We dismissed the Mantzke matter in accordance with the terms of the release.

Defendants now seek to be dismissed from Ehrlich's June 2001 Complaint via a 12(c) Motion for Judgment on the Pleadings.

LEGAL STANDARD

Rule 12(c) permits a court to enter judgment on the pleadings, once the "pleadings are closed." In this case, Ehrlich filed his complaint on June 7, 2001. Since then, Defendants have both answered and filed affirmative defenses. Recently, on October 23, 2007, over six years after Ehrlich filed his initial complaint, Ehrlich filed a motion to amend his complaint. Our denial of Ehrlich's request signified that all pleadings in the case were closed.

A Rule 12(c) motion is evaluated using the same standards as a motion made pursuant to 12(b)(6), except that the court may consider only the contents of the pleadings. Forseth v. Village of Sussex, 199 F.3d 363, 368 (7th Cir. 2000); Alexander v. City of Chicago, 994 F.2d 333, 336 (7th Cir. 1993). For this reason, judgment on the pleadings is warranted when there is no genuine issue as to any material fact and the moving party is entitled to judgment as a matter of law. Nat'l Fidelity Life Ins. Co. v. Karaganis, 811 F.2d 357, 358 (7th Cir. 1987). In considering a Rule 12(c) motion, a court accepts "all well-pleaded allegations in the complaint as true and draw[s] all reasonable inferences in favor of the plaintiff." Forseth, 199 F.3d at 368. Dismissal pursuant to Rule 12(c) is appropriate only if "it appears beyond doubt that the plaintiff cannot prove any facts that would support his claim for relief." Id. With these considerations in mind, we turn to Defendants' motion.

DISCUSSION

Defendants make three arguments in support of their Rule 12(c) motion. First, they argue that the claims in Ehrlich's June 2001 Complaint do not survive the release because Ehrlich agreed to "release and forever discharge [DHS, certain DHS employees, and unnamed agents of DHS] from all actions...which [Ehrlich] owns, has or may have...whether known or unknown, from the beginning of time until the effective date of this Agreement, including but not limited to those at law (including actions under 42 U.S.C. Section 1983)." Second, Defendants contend that the doctrine of res judicata bars Ehrlich's claims contained in Count V of his June 2001 Complaint. Third, Defendant Fews complains that she should be dismissed from this case because as Warden of the Sheridan Correctional Facility in 2000, she was an agent of the State of Illinois, and thus discharged by the release.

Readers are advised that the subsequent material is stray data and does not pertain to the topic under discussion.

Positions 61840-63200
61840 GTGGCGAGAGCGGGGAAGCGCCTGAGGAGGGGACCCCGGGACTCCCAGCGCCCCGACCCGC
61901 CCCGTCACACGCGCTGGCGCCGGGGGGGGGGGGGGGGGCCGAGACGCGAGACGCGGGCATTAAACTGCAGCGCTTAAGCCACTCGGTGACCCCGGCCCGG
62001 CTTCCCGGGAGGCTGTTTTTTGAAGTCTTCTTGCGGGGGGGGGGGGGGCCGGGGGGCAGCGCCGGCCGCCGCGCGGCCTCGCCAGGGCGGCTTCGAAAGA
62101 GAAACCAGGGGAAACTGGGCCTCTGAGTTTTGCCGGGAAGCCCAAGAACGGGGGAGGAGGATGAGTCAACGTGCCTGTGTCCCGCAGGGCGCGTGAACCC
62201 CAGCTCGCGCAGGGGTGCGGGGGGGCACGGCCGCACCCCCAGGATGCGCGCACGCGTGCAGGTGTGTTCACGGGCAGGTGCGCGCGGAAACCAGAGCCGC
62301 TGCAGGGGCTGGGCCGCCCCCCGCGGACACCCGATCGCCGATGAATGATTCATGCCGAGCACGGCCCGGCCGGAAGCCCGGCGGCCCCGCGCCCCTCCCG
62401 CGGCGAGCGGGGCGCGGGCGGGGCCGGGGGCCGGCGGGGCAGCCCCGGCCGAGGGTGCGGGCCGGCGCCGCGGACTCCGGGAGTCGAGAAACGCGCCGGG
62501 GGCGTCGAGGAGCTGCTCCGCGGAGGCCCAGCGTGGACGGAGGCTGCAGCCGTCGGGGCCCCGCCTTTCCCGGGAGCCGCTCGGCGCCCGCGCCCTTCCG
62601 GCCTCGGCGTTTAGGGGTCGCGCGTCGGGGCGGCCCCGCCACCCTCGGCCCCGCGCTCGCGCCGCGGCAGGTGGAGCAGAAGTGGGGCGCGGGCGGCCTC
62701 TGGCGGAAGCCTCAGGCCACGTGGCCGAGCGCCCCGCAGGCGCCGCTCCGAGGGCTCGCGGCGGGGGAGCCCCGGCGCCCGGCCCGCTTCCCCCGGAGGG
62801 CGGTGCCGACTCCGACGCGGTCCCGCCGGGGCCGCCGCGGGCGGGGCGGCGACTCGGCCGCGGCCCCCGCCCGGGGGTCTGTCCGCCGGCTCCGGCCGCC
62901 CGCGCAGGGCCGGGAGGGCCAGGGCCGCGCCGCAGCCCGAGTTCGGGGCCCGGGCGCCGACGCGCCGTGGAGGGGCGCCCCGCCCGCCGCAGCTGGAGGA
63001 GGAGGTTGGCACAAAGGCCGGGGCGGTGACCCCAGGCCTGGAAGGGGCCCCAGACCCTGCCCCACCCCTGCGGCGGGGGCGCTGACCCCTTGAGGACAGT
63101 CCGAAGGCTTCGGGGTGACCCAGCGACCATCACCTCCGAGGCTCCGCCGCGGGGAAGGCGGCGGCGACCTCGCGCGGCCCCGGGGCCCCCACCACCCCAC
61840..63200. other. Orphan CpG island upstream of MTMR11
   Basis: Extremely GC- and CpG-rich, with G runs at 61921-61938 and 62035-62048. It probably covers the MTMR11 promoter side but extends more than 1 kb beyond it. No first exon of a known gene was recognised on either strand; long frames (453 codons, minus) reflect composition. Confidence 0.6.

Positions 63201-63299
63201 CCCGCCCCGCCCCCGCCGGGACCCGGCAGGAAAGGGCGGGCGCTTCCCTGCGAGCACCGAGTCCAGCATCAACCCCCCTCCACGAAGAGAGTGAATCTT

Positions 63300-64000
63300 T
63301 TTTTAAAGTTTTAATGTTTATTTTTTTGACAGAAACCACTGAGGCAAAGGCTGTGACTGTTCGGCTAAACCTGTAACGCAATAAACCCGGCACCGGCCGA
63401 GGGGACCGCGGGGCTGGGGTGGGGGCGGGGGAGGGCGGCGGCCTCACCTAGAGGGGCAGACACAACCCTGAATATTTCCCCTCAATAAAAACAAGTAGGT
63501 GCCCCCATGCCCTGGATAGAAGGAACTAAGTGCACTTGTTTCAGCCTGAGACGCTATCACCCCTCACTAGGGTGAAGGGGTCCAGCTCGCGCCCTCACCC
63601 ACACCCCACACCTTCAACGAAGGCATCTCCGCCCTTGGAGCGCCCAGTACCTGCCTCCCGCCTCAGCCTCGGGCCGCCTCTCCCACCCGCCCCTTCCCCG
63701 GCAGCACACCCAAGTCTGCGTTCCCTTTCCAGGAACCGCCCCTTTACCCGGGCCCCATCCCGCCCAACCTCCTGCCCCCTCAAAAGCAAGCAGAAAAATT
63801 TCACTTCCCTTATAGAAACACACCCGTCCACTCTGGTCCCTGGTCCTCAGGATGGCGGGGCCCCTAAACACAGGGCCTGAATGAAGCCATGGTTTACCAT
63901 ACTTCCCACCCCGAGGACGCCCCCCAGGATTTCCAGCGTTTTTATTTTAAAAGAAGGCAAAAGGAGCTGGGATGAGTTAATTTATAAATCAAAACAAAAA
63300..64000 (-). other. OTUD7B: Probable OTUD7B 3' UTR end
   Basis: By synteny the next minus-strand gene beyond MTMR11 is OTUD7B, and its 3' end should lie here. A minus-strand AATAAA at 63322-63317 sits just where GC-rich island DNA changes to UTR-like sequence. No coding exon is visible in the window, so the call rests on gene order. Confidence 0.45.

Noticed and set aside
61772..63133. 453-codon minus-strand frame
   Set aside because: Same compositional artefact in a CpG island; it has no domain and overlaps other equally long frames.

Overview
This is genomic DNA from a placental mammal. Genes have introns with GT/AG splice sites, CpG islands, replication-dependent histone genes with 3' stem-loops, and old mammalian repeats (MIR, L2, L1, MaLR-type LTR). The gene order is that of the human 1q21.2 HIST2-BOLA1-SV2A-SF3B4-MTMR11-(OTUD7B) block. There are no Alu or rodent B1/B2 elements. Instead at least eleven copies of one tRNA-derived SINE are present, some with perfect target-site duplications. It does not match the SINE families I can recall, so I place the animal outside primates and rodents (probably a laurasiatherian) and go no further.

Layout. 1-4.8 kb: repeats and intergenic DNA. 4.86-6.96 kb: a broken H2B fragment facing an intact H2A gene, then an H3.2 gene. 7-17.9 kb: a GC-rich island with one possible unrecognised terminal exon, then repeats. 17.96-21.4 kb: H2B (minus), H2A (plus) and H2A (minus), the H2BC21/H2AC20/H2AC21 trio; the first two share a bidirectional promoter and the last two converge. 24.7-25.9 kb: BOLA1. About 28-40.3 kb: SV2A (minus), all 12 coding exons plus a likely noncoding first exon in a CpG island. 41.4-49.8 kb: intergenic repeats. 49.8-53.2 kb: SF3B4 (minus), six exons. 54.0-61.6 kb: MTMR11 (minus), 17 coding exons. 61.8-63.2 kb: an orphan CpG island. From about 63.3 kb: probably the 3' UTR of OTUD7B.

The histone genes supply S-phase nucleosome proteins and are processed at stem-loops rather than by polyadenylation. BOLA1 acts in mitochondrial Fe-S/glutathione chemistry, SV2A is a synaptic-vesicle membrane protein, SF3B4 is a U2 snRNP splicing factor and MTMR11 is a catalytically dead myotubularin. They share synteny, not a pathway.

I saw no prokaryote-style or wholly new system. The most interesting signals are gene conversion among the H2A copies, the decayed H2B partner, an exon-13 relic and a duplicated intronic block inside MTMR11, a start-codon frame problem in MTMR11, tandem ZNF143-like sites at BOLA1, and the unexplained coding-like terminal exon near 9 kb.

I. The Release and the Claims in the Present Action

Ehrlich contends that Defendants' first and third arguments are without merit because the allegations contained in his June 2001 extend far beyond the issues contemplated in the release. By its terms, the release states that it "shall be construed and interpreted in accordance with the laws of the State of Illinois." As such, we are bound by Illinois state law in our interpretation of the release terms. In Illinois, "a release is a contract subject to traditional rules of contract interpretation." People ex. rel. Devine v. Time Consumer Marketing, Inc., 782 N.E.2d 761, 765 (Ill. 2002). "Illinois follows the 'four corners rule' for contract interpretation," which requires that a court only look to the contract itself to determine the intentions of the parties. Clarendon America Ins. Co. v. 69 W. Washington Management LLC, 870 N.E.2d 978, 984 (Ill. 2007). The relevant portion of the release provision mentioned above states:

Plaintiff...hereby releases and forever discharges Defendants Angela Bratcher...and Timothy Budz, the Illinois Department of Human Services and the State of Illinois, their agents, former and present employees, successors, heirs and assigns and all other persons (hereinafter "Releasees") from all...claims...which arose or could have arisen from the facts alleged or claims made in the instant case, which Plaintiff owns, has or may have against the Defendants/Releasees...